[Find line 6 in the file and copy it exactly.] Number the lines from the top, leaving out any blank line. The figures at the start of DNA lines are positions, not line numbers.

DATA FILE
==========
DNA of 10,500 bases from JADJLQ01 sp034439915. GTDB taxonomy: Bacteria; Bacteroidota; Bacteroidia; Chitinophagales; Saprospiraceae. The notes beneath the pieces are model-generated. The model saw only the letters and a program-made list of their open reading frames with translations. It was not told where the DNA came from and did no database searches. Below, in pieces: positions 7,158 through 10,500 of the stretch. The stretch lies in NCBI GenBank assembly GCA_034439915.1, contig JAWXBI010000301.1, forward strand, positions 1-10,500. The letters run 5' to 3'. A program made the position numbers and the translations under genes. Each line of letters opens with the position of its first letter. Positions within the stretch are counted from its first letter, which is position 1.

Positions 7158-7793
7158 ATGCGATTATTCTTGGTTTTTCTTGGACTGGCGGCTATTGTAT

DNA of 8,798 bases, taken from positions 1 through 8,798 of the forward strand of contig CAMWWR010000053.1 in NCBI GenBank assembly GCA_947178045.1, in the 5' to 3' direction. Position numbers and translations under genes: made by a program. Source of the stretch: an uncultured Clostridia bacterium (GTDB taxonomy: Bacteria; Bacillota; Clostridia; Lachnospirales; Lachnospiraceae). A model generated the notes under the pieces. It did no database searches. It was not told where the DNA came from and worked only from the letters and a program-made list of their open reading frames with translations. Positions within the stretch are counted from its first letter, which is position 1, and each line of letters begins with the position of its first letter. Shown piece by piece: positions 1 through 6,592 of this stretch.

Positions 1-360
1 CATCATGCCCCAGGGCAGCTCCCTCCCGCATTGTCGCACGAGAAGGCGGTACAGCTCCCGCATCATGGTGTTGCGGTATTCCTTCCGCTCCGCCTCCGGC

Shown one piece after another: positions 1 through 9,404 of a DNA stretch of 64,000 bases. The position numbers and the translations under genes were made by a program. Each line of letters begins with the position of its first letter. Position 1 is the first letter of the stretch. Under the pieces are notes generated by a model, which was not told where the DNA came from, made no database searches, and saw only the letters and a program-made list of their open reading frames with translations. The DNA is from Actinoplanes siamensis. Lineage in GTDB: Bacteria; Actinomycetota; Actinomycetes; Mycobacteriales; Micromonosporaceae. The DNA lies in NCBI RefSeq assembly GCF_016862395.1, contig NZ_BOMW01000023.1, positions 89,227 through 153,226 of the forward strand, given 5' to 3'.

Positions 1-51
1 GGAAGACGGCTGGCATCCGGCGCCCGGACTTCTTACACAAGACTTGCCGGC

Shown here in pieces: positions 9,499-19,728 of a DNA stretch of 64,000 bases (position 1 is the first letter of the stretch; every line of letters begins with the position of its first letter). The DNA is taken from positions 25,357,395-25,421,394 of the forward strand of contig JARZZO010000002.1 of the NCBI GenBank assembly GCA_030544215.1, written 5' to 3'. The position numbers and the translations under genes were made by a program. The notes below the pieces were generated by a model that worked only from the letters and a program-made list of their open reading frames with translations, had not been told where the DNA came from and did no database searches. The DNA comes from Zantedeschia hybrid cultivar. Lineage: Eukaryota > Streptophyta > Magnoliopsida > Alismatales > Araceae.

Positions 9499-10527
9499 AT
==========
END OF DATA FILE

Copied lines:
1 CATCATGCCCCAGGGCAGCTCCCTCCCGCATTGTCGCACGAGAAGGCGGTACAGCTCCCGCATCATGGTGTTGCGGTATTCCTTCCGCTCCGCCTCCGGC